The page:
Dr. Ancillotto and colleagues have discovered not only a new case of acoustic Batesian mimicry, but also the first documented between mammals and insects. In their work, published Monday in the journal Current Biology, they report a species of bat that mimics the buzzing sound of stinging insects like hornets to deceive owls that might otherwise eat them.
David Pfennig, an evolutionary biologist at the University of North Carolina at Chapel Hill, who was not a part of the study, is intrigued by the possibility of an adaptation that involves species that diverged from their last common ancestor hundreds of millions of years ago.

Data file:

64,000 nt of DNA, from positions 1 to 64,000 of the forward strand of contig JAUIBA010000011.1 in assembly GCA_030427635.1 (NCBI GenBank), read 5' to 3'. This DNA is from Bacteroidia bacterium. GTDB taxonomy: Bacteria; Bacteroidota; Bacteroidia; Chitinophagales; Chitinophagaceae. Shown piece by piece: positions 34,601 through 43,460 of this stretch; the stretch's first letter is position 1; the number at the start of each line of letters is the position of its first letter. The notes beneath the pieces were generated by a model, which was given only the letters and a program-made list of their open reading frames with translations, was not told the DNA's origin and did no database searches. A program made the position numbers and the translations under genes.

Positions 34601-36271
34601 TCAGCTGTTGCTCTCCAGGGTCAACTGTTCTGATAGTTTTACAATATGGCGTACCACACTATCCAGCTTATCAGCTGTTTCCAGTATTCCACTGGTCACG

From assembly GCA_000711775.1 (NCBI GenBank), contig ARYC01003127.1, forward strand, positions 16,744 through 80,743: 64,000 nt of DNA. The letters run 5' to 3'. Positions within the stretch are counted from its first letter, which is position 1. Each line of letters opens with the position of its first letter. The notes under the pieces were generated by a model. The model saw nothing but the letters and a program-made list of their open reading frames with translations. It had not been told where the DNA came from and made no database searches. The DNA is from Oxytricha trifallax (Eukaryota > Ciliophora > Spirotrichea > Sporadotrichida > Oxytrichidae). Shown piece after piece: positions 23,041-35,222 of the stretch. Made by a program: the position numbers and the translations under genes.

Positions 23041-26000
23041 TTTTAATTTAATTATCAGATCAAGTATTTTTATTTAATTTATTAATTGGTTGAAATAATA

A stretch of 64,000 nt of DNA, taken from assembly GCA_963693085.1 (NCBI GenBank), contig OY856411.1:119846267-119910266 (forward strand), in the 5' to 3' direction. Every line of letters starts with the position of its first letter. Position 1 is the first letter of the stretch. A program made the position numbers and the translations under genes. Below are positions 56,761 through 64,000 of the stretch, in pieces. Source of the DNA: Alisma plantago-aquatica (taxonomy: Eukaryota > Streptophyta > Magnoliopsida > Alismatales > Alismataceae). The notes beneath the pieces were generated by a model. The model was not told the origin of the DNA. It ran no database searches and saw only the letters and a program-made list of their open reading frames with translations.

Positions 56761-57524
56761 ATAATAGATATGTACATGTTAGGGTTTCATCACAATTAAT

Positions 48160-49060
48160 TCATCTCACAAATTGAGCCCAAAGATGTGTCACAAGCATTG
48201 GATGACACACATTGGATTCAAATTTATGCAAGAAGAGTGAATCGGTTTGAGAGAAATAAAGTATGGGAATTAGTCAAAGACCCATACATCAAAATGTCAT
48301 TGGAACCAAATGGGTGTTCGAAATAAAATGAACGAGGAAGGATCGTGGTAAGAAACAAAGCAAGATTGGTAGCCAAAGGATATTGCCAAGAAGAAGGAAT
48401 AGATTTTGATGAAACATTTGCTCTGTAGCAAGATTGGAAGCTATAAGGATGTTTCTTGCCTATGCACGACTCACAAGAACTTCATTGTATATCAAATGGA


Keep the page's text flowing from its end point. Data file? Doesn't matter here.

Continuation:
“Mimicry is just such a powerful idea in science and evolutionary biology in particular,” he said. “It shows how you can get remarkable adaptations even among really distantly related groups.”